Israeli activists from ship to Gaza released on bail

Three Israeli activists from the Gaza-bound ship Estelle released on NIS 50,000 bail after two days in custody.

October 23, 2012 02:43
4 minute read.
Estelle Ship heading for Gaza

Estelle Ship 370. (photo credit: Screenshot)


Dear Reader,
As you can imagine, more people are reading The Jerusalem Post than ever before. Nevertheless, traditional business models are no longer sustainable and high-quality publications, like ours, are being forced to look for new ways to keep going. Unlike many other news organizations, we have not put up a paywall. We want to keep our journalism open and accessible and be able to keep providing you with news and analyses from the frontlines of Israel, the Middle East and the Jewish World.

As one of our loyal readers, we ask you to be our partner.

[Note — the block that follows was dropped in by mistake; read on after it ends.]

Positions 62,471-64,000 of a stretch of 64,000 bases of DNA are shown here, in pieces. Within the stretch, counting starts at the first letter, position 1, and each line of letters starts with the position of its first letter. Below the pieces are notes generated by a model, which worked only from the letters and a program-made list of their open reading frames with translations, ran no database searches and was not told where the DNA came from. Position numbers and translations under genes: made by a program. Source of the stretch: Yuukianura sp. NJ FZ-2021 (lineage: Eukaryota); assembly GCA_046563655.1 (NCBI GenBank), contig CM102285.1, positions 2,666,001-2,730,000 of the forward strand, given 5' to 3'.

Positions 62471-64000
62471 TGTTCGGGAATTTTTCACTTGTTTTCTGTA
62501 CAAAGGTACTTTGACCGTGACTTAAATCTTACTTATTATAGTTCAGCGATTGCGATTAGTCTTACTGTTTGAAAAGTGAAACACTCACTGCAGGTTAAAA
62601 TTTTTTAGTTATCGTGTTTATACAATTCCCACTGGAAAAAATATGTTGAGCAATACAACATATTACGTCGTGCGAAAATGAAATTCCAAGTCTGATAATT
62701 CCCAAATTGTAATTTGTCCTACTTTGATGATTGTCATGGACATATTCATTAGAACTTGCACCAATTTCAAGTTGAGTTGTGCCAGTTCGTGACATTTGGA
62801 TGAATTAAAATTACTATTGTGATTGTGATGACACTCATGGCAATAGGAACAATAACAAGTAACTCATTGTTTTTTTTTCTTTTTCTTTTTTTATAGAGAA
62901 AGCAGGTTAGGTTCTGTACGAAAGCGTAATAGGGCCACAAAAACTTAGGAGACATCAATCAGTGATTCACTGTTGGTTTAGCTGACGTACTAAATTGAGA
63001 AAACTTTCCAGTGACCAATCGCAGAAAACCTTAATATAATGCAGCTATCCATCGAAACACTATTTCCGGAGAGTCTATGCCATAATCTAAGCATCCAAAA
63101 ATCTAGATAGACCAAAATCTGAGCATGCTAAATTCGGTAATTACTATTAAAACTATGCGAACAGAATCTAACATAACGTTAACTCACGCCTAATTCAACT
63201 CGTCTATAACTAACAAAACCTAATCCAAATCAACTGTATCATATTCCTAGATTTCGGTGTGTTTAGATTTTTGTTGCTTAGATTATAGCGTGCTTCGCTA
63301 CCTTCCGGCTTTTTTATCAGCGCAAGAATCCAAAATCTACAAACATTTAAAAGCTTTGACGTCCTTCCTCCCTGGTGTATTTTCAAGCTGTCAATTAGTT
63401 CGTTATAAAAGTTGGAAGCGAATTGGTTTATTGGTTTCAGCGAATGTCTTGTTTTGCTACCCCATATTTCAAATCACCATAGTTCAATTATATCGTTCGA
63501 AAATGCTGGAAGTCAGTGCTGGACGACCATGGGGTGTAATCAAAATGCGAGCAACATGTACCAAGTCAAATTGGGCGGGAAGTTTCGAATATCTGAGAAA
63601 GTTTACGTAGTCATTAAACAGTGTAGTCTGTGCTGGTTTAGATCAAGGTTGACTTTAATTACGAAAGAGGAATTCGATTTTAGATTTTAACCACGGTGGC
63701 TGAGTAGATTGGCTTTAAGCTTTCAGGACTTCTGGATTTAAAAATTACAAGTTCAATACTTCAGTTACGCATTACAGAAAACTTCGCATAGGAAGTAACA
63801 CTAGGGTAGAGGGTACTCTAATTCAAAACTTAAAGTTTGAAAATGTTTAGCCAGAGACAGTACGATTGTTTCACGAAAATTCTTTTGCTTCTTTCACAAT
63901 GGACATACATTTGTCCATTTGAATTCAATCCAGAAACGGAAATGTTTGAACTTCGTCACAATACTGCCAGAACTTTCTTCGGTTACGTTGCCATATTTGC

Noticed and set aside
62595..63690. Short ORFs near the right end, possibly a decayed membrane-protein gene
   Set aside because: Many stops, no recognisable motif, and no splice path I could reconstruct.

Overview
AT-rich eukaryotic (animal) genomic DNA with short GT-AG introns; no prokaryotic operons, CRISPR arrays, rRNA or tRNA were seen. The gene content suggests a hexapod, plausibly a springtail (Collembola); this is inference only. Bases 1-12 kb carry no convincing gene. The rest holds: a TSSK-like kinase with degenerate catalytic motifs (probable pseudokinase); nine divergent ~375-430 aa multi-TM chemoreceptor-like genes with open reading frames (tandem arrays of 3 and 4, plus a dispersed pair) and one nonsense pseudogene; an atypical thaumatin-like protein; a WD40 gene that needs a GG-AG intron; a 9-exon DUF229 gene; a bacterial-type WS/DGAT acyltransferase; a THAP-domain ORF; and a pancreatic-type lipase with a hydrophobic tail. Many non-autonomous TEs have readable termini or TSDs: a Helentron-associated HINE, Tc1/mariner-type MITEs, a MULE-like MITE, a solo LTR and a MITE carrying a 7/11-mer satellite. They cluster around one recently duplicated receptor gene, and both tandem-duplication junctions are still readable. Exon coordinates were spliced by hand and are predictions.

For $5 a month you will receive access to the following:

  • A user uxperience almost completely free of ads
  • Access to our Premium Section and our monthly magazine to learn Hebrew, Ivrit
  • Content from the award-winning Jerusalem Repor
  • A brand new ePaper featuring the daily newspaper as it appears in print in Israel

Help us grow and continue telling Israel’s story to the world.

Thank you,

Ronit Hasin-Hochman, CEO, Jerusalem Post Group
Yaakov Katz, Editor-in-Chief

UPGRADE YOUR JPOST EXPERIENCE FOR 5$ PER MONTH Show me later Don't show it again

Three Israeli activists from the Gaza-bound ship Estelle were released on NIS 50,000 bail Monday, after spending two days in police custody.

They were arrested Saturday along with 27 pro-Palestinian foreign activists after they failed to break Israel’s naval blockade on Gaza by defying navy orders to halt their 53- meter Swedish vessel sailing under a Finish flag.

Be the first to know - Join our Facebook page.

“I am now on my way home, but I keep thinking of my shipmates, my fellow activists from abroad who are still imprisoned under harsh conditions and undergoing interrogation by the Shin Bet [Israel Security Agency], among them parliament members from several countries,” said one the three Israelis, Elazar Elhanan.